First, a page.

You can’t say you weren’t warned. The writing on the wall that “smart devices” would prove to be manna from heaven for spy agencies and hackers around the word has been obvious for a very long time.
A year ago, I published two articles on this topic. The first highlighted the revelation that Samsung’s Smart TV can and will listen to your conversations, and will share the details with a third party. The second had to do with the release of a high-tech Barbie that will listen to your child, record its words, send them over the internet for processing. If you missed these posts the first time around, I suggest you get up to speed:
Moving along to today’s article, we learn that the Director of National Intelligence, James Clapper, admitted that the government intends to use the “Internet of Things” for spying on the public. As Trevor Timm of the Guardian notes:
If you want evidence that US intelligence agencies aren’t losing surveillance abilities because of the rising use of encryption by tech companies, look no further than the testimony on Tuesday by the director of national intelligence, James Clapper.
As the Guardian reported, Clapper made clear that the internet of things – the many devices like thermostats, cameras and other appliances that are increasingly connected to the internet – are providing ample opportunity for intelligence agencies to spy on targets, and possibly the masses. And it’s a danger that many consumers who buy these products may be wholly unaware of.
“In the future, intelligence services might use the [internet of things] for identification, surveillance, monitoring, location tracking, and targeting for recruitment, or to gain access to networks or user credentials,” Clapper told a Senate panel as part of his annual “assessment of threats” against the US.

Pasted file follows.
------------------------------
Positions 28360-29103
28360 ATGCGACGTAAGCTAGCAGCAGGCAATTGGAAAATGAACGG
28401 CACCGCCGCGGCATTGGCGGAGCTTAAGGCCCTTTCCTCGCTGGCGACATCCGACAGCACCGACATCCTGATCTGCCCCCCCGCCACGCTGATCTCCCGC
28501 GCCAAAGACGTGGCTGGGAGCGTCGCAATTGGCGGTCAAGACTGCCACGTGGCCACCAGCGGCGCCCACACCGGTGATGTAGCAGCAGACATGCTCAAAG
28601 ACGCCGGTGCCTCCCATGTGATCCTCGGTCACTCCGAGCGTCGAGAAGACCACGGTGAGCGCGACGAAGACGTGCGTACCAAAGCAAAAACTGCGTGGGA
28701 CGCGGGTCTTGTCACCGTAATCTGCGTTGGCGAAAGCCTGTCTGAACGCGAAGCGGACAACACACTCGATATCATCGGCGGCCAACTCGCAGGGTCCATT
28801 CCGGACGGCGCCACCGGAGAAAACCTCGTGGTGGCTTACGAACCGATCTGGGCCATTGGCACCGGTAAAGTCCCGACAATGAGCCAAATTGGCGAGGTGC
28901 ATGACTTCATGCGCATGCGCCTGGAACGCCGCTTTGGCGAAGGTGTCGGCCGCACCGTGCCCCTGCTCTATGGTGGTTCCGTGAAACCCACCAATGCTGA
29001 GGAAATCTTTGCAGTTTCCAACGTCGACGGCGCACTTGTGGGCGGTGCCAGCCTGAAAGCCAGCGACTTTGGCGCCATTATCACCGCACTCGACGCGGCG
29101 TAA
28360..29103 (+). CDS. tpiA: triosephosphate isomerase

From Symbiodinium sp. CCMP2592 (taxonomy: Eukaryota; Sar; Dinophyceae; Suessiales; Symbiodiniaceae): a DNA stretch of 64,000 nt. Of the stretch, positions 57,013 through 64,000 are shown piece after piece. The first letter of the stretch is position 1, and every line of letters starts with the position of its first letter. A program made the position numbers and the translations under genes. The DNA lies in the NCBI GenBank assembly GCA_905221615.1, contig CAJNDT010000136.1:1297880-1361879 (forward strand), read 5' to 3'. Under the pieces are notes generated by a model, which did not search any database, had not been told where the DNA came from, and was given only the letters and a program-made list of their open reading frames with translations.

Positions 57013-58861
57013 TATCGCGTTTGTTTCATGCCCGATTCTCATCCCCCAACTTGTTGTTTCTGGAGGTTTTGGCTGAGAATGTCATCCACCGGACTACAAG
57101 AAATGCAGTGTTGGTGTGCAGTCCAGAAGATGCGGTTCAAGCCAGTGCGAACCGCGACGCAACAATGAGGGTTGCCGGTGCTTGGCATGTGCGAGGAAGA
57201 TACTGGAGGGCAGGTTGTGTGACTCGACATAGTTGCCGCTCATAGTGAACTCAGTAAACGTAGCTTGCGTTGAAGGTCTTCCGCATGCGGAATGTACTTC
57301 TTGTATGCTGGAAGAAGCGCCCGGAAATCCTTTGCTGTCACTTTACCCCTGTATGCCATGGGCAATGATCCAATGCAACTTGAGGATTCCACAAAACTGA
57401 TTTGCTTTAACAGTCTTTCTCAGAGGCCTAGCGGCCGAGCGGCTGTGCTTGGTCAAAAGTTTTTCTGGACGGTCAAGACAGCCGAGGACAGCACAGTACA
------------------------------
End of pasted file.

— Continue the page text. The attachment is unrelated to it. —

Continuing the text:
Of course, James Clapper is the guy who lied to Congress and faced zero repercussions. As is always the case when it comes to government criminality.
Privacy advocates have known about the potential for government to exploit the internet of things for years. Law enforcement agencies have taken notice too, increasingly serving court orders on companies for data they keep that citizens might not even know they are transmitting. Police have already been asking Google-owned company Dropcam for footage from cameras inside people’s homes meant to keep an eye on their kids. Fitbit data has already been used in court against defendants multiple times.
But the potential for these privacy violations has only recently started reaching millions of homes: Samsung sparked controversy last year after announcing a television that would listen to everything said in the room it’s in and in the fine print literally warned people not to talk about sensitive information in front of it.
While Samsung took a bunch of heat, a wide array of devices now act as all-seeing or all-listening devices, including other television models, Xbox Kinect, Amazon Echo and GM’s OnStar program that tracks car owners’ driving patterns. Even a new Barbie has the ability to spy on you – it listens to Barbie owners to respond but also sends what it hears back to the mothership at Mattel.
Then there are the rampant security issues with the internet of things that allow hackers – whether they are criminal, government or something in between – to access loads of data without any court order, like the creeps who were eavesdropping on baby monitors of new parents. Just a few weeks ago, a security researcher found that Google’s Nest thermostats were leaking users’ zipcodes over the internet. There’s even an entire search engine for the internet of things called Shodan that allows users to easily search for unsecured webcams that are broadcasting from inside people’s houses without their knowledge.
While people voluntarily use all these devices, the chances are close to zero that they fully understand that a lot of their data is being sent back to various companies to be stored on servers that can either be accessed by governments or hackers.
Don’t say you weren’t warned.
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